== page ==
Welcome to the Jewish Museum of Maryland!

Welcome to The Jewish Museum of Maryland, America’s leading museum of regional Jewish history, culture and community, located in downtown Baltimore, blocks from the Inner Harbor. Here at the JMM, visitors can uncover the roots of Jewish history in our landmark historic sites – the Lloyd Street Synagogue, built in 1845, now the nation’s third oldest surviving synagogue and B’nai Israel Synagogue, built in 1876 and still home to a vibrant congregation. Our Museum Campus includes three exhibition galleries featuring fascinating and diverse exhibitions that explore in depth, the Jewish American experience. The Museum offers a wide range of programs and special events for children, adults, and families as well as a research library and family history center.  We invite students of all ages to experience the rich vitality of Jewish culture and heritage on and off-site through our education programs.

News & Closures:

Marrying Maryland with Frieda
We want your Jewish wedding photos and invitiations! Check out our Marrying Maryland page for more details.

 

Online Ticketing Now Available! 

Upcoming Events:

Our Home, Jonestown

Jonestown stack 4CSaturday, April 29th from 12:00 – 4:00pm

FREE

Location: The Star-Spangled Banner Flag House

Join us for the second Annual Jonestown Festival. The neighborhood’s museums (including the National Aquarium!) and historic buildings come together for an afternoon of fun, perfect for the whole family. We will have tours of the neighborhood, arts and crafts and more. Come explore Baltimore’s oldest neighborhood and its newest attraction: Jonestown.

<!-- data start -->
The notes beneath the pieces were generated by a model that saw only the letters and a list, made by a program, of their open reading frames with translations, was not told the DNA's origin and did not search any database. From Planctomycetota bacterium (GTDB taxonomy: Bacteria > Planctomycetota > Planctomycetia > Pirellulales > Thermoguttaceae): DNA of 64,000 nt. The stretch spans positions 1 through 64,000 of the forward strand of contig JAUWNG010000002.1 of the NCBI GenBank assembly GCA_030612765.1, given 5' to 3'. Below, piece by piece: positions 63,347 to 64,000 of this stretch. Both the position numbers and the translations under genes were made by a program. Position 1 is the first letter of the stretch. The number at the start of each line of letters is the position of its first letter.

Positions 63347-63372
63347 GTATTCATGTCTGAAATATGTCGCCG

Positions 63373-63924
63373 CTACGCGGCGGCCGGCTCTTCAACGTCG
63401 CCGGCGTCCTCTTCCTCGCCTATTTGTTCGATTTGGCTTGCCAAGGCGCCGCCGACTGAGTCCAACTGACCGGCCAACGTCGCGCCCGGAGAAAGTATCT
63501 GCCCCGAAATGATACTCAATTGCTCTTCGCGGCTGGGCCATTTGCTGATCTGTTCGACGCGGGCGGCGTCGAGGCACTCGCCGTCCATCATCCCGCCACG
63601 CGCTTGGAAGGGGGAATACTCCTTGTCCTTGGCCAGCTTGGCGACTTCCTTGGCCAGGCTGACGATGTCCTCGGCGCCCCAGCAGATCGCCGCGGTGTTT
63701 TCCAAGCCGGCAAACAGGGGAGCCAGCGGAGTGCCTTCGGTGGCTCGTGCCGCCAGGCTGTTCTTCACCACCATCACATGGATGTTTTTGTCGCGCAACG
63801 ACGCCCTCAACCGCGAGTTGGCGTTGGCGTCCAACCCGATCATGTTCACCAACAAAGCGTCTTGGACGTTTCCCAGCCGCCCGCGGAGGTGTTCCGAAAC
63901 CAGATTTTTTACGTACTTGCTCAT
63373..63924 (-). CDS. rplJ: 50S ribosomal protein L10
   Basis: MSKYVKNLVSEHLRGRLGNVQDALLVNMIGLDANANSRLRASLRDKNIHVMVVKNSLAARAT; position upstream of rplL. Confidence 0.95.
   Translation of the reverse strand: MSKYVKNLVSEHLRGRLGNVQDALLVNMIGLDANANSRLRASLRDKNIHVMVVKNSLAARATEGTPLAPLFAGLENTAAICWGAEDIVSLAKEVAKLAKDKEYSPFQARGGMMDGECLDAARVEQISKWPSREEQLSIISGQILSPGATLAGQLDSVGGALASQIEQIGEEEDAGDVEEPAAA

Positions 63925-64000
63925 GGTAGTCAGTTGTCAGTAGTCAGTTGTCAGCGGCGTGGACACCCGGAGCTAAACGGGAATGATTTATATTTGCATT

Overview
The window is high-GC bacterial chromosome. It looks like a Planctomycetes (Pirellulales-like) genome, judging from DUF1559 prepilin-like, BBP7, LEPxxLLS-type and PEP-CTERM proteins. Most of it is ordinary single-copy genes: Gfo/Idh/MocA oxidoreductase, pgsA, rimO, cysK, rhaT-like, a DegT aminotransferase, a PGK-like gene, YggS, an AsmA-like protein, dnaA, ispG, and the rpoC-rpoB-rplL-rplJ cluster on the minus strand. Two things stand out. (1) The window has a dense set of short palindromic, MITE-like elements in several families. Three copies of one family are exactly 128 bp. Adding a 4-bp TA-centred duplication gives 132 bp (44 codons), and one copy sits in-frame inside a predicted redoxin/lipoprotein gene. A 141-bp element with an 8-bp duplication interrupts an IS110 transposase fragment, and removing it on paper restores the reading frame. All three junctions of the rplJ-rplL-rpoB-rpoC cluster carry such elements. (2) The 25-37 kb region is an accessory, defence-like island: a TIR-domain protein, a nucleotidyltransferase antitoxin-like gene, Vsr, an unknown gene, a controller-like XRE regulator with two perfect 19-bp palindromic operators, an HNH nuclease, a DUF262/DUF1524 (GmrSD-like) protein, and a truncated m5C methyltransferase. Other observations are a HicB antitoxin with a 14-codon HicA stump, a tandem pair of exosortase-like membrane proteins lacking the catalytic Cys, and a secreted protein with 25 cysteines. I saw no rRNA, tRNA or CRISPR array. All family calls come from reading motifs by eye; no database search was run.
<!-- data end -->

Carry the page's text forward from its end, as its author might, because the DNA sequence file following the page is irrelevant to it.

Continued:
Auschwitz, 70 Years Later and the Interpretation of Memory

150126102625-01-auschwitz-liberation-0126-super-169Sunday, April, 30th at 1:00 pm

Speaker Dr. Anna Sommer Schneider, Georgetown University

Included with Admission – Get Your Tickets Now!

Members – Reserve Your Seats

How do we understand the many different interpretations and symbolism(s) that Auschwitz assumed? Since its liberation in January 1945 and the creation of the Museum the following year, the memory of this notorious Nazi death camp has often been twisted, distorted or even abused. What remains clear, however, is that the policy of the communist government in Poland regarding Auschwitz, and the narrative created after the war, exerted tremendous impact on the awareness of the post-war generations in Poland and Polish-Jewish relations.

View more upcoming events HERE!


On the Blog:

The JEA Building Today: Or, A Building in Disguise

JEA today squareMarvin and I recently had the privilege of touring the old JEA Building, now owned by our neighbors Helping Up Mission. There’s not much that physically remains from the Jewish Educational Alliance, but Tom Stone, Director of Facilities and Operations at Helping Up, was able to point out a few areas where clues to the building’s original use can still be seen….continue reading.